Alberta Liberal leader Raj Sherman speaks during a stop at Red Deer North Liberal candidate Michael Dawe's campaign office Wednesday morning.

Liberal leader says rural medical training key to retaining doctors and nurses

Expanding medical training in rural communities and smaller-sized cities will help to attract and retain family doctors and nurses, said Alberta Liberal Leader Raj Sherman during a Red Deer campaign stop on Wednesday.

Expanding medical training in rural communities and smaller-sized cities will help to attract and retain family doctors and nurses, said Alberta Liberal Leader Raj Sherman during a Red Deer campaign stop on Wednesday.

Sherman, an emergency room physician in Edmonton, suggested that Alberta medical schools could link with Red Deer College and Red Deer Regional Hospital Centre in providing additional training.

He’d like to see incentives for medical professionals to choose generalist fields over specialist ones and to expand medical programs into regional colleges, integrating medical training with smaller Alberta communities.

“We already have medical students and residents who train at the (Red Deer) hospital, but let’s expand upon that,” said Sherman during a news conference at the Red Deer Liberal campaign office. “Let’s go beyond doctors and get nurses and teams of health students working together and doing more of what we’re doing now.”

Training family doctors in the province, and in particular smaller areas, must be a top priority, Sherman said.

“Secondly, let’s pay them right and thirdly, let’s give them a team because a doctor can’t do their job all by themselves.”

The Liberals have pledged to help students to relocate and choose family medicine out of a $100-million fund for new health and wellness initiatives, but Sherman added they would “do whatever needs to get done.”

He blamed the governing Conservatives for cutting residency spots, saying that has kept family doctors from other countries from getting back to work.

“Ask them to serve in smaller communities of rural Alberta and we’ll get them their residency,” said Sherman.

Sherman vowed his party would invest $400 million towards public care for seniors, whether at home, at a lodge setting or in long-term care.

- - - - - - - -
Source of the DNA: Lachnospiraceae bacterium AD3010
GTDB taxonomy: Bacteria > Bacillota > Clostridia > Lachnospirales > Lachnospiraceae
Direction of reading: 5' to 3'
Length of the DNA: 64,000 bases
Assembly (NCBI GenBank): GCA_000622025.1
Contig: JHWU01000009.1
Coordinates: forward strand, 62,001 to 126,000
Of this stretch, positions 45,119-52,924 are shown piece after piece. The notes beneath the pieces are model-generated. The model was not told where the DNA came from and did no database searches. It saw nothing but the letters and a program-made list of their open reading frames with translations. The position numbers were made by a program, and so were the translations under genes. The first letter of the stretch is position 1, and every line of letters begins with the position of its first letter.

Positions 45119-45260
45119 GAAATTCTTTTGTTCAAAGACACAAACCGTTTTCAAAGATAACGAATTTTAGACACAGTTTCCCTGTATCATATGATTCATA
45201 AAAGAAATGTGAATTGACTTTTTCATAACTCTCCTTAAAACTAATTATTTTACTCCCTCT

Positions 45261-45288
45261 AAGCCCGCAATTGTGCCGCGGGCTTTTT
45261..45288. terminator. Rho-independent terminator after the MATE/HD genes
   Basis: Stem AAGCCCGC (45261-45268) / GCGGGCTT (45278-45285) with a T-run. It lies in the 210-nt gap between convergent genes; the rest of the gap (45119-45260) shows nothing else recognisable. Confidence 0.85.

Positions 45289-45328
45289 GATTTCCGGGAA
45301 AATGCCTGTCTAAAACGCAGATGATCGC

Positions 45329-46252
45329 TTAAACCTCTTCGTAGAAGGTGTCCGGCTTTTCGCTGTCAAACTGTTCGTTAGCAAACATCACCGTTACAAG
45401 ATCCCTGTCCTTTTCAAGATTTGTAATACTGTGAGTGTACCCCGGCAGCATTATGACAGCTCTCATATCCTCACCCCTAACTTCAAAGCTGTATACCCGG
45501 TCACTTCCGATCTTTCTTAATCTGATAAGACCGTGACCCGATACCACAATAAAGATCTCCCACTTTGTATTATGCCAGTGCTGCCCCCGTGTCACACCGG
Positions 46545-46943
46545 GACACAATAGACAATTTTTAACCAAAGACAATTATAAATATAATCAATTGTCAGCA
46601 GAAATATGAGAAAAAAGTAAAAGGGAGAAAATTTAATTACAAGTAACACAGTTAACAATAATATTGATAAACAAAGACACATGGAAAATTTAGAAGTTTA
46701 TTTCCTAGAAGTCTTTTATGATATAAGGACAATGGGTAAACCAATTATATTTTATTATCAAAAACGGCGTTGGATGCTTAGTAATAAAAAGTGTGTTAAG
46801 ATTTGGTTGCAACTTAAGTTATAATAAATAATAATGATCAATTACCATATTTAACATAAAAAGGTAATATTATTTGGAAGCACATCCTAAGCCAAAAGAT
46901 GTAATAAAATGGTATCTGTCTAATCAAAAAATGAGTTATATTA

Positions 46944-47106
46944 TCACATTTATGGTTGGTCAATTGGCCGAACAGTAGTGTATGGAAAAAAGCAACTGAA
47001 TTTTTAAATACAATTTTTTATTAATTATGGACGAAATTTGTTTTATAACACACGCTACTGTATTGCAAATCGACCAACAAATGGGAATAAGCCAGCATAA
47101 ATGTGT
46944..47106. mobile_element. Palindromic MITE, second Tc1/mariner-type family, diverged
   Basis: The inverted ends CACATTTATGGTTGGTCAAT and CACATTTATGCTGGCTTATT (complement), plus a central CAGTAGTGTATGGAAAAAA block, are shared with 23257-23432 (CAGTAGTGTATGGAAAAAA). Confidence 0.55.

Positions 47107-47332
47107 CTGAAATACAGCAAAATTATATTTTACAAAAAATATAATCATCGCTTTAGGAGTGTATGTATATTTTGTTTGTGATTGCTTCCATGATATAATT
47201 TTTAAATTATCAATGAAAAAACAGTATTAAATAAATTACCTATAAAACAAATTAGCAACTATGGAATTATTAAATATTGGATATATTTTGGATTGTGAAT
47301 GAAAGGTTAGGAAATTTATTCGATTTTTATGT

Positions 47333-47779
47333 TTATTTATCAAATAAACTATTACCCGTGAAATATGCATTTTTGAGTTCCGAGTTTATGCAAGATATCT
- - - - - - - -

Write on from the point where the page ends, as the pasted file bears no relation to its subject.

“And let’s get more nurses and higher level staff to care for our seniors,” Sherman said. “The problem is the government has wanted to privatize seniors’ care.”

If the party wins the April 23 provincial election, the Liberals would hold an independent public inquiry into the health-care system, dissolve the Alberta Health Services superboard and get rid of all the political appointees on that board, as well as three levels of managers. He advocates for locally elected health boards. Michael Dawe, Red Deer North candidate, was the last chair of the Red Deer board.

“The medical staff of Red Deer and Central Alberta know how to run their hospitals and their health-care system — let’s take the power out of the hands of the politicians and put it back in the hands of frontline staff,” Sherman said.

Sherman doorknocked in the downtown neighbourhood of Parkvale with Red Deer South candidate Jason Chilibeck for about half an hour late Wednesday morning.

Hugh Lake, a retired teacher who has generally voted everyone but the PCs, told Sherman he would consider voting for Chilibeck.

“I was a little surprised to see (Sherman at the door),” said Lake later. “I think he’s an enthusiast and would help our province. I think we have too many political parties and I think it’s going to put the Progressive Conservatives back in.”

Lake said he thinks the province is due for a change, although he said PC Leader Alison Redford is a breath of fresh air.

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